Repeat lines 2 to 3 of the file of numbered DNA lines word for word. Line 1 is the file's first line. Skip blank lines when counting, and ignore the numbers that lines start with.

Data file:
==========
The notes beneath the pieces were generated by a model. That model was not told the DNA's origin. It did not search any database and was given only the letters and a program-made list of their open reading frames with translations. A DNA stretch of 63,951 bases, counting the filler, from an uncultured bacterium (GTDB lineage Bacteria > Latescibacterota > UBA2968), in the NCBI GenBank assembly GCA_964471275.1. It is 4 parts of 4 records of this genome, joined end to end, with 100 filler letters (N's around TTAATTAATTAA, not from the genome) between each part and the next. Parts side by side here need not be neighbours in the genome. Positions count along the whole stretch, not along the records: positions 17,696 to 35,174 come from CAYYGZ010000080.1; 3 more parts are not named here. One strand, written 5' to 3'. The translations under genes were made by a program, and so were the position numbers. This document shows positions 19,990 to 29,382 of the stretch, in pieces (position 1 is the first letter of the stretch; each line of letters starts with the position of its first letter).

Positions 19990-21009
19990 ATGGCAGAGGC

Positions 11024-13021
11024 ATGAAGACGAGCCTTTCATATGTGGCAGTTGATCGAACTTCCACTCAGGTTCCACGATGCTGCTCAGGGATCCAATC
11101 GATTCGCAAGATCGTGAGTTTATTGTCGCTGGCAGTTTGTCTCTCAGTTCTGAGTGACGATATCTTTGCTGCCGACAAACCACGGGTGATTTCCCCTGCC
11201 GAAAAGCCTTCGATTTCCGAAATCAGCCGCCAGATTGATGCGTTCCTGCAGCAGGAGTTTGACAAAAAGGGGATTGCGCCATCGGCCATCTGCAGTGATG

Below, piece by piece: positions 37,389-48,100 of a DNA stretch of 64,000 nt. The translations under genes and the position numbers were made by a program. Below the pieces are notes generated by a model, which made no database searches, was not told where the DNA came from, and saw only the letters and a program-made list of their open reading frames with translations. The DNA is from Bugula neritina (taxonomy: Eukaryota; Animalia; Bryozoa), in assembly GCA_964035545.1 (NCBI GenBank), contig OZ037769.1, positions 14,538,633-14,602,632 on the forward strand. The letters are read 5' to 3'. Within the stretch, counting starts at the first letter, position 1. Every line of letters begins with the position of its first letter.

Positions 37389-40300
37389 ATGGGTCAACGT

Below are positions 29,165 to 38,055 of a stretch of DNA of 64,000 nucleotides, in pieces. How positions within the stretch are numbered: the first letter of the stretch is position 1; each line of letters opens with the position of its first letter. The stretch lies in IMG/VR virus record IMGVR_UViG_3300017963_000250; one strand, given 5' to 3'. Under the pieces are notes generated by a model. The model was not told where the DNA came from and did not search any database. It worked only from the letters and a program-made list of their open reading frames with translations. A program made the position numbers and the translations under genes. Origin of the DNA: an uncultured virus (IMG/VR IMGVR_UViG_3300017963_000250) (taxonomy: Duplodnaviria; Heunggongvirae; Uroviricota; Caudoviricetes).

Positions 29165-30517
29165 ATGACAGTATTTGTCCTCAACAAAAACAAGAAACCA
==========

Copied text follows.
Positions 19990-21009
19990 ATGGCAGAGGC